THE AUDIT REFORM DEBATE in the UK, if not actual reform, proceeds boisterously. The leadership of the largest audit firms is quite vocal, the House of Lords Economic Committee has held several hearings, and there’s dialogue between UK regulators and the EU. Some proposals focus on the audit process itself and others on the industry structure and competitive landscape. Legislated limits on liability, meant to prevent a “catastrophic” failure of another large firm, are a perennial topic discussed with considerable passion on both sides.
In January, the Big Four audit firms responded to a European Commission white paper on possible market reform by expressing their “willingness to work on contingency plans with regulators – albeit at national or regional member firm level, rather than for their global networks”.
The PwC solution to an audit firm network member failure somewhere in the world, a la Arthur Andersen – create a clean shell firm for the good clients and team and discard bad clients, partners and staff in a throw-away firm.
Deloitte suggests cutting off the gangrenous failing or scandal-ridden member firm arm immediately to stop the spread of the disease to the rest of the network.
KPMG envisions a resolution-type scheme, much like Paul Volker’s suggestion after the failure of Andersen. KPMG knows that being under the thumb of a federally-mandated monitor after a near-death by litigation is the lesser of two evils. Their leadership decided quickly who was at fault in their tax shelter scandal, threw their own partners under the bus – they withheld funds for their defense – then cut a deal with the US Department of Justice.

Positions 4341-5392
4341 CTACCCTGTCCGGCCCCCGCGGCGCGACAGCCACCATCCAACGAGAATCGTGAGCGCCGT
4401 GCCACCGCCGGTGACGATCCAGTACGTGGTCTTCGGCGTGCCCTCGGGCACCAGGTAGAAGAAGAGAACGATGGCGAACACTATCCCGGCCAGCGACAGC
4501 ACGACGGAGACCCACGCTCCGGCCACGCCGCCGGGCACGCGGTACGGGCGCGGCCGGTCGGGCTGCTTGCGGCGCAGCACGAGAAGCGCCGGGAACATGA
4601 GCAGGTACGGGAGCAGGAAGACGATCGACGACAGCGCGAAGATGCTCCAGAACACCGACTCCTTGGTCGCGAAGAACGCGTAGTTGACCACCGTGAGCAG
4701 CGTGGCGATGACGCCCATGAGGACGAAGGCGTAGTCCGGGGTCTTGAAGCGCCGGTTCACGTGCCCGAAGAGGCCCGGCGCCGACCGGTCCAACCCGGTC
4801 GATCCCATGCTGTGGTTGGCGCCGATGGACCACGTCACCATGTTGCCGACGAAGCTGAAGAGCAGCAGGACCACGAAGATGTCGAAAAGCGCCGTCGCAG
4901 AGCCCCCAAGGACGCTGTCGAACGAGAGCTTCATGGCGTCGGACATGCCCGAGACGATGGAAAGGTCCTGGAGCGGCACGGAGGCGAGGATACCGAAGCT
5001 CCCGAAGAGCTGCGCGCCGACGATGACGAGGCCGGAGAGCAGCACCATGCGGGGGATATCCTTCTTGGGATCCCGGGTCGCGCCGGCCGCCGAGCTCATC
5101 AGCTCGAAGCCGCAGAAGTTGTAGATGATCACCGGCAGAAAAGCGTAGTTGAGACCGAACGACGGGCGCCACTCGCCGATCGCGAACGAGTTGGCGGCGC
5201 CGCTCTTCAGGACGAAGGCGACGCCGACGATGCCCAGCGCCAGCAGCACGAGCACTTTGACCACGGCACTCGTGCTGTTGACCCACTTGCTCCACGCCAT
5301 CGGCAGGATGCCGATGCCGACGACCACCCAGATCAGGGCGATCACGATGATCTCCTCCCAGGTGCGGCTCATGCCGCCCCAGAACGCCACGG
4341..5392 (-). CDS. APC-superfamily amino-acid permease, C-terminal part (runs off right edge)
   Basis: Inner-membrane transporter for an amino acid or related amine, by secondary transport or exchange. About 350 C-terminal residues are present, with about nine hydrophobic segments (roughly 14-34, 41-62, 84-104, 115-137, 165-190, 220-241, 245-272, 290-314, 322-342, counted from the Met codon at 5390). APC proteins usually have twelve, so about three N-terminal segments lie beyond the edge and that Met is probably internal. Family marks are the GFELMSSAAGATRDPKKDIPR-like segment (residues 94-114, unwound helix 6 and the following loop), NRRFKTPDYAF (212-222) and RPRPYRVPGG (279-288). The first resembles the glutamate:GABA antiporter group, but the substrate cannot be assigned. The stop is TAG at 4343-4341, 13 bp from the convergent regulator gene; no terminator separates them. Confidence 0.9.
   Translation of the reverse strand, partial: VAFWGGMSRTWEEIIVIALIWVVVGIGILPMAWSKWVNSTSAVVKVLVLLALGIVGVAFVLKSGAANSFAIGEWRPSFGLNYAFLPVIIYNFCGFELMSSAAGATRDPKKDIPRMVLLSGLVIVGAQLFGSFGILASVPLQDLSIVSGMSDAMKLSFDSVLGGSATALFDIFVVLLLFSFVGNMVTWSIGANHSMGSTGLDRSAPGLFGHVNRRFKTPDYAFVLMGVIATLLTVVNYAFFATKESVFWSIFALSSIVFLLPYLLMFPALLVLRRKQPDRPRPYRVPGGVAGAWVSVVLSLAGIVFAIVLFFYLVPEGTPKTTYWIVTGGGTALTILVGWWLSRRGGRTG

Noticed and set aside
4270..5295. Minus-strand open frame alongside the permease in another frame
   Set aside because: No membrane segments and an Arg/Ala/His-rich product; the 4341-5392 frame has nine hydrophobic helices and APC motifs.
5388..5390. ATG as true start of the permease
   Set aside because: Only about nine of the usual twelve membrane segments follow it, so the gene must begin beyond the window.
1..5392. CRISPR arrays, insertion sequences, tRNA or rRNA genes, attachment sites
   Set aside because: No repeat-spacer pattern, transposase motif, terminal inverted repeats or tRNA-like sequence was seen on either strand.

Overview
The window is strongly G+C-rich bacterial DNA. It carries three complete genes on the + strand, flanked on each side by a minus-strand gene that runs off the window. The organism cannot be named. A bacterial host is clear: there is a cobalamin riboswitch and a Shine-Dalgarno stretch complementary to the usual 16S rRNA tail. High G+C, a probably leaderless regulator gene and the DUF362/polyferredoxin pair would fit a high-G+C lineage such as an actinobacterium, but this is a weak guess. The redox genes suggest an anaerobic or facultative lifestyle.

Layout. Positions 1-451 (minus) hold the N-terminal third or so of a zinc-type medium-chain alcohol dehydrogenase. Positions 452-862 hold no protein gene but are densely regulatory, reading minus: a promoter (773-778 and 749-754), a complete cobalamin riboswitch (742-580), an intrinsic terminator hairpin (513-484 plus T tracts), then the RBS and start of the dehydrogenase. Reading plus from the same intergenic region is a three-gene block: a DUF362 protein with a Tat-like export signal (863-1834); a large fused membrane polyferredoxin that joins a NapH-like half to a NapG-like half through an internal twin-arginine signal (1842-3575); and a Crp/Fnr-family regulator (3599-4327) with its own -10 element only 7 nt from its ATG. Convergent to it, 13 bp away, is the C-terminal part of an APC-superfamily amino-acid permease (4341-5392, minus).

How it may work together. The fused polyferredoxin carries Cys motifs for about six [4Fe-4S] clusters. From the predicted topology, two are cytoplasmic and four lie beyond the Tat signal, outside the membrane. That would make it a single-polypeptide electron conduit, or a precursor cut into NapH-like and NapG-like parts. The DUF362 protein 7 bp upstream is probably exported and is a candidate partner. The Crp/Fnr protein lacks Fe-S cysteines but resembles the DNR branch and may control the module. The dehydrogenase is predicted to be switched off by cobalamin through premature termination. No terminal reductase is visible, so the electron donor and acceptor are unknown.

They’ve survived to thrive.
John Griffith-Jones, joint chairman of KPMG’s main European firm, suggested that regulators might need to compel clients to stay with a stricken auditor temporarily. But that didn’t work after Enron and it won’t work any better now in this speed-of-light communications and media environment.
Ernst & Young is less vocal in this debate in the UK, perhaps due to their beleaguered status after Equitable Life and Lehman Brothers. But the audit firms’ idea of calming the storm when E&Y was skewered in the Lehman bankruptcy examiner report was to agree together not to approach their clients. But those were only “gentlemen’s” agreements.
The debate and admissions by Big Four firm leaders during the House of Lords Economic Committee hearings have rolled over some big rocks. The public can now see the clear conflict that’s developed between the firms’ public duty to investors and their profit-making motive as private partnerships.
Reuters quoted Griffith-Jones in November admitting that transparency for investors is the right thing. Except when the government, with co-operation from the auditors, deem that it’s not.
Griffith-Jones said the banking industry is built on confidence and that full disclosure is absolutely fine in a stable environment. “Come a crisis, the government of the day and Bank of England of the day may prefer the public not to know… to control events in those circumstances.”
In the US, the Big Four leadership is noticeably absent from any public conversation of audit or audit industry reform. It’s hard enough for reporters to get them to respond to actual litigation or other less positive news about the industry. No comment or a bland formulaic response about complying with all standards and doing quality work is the norm.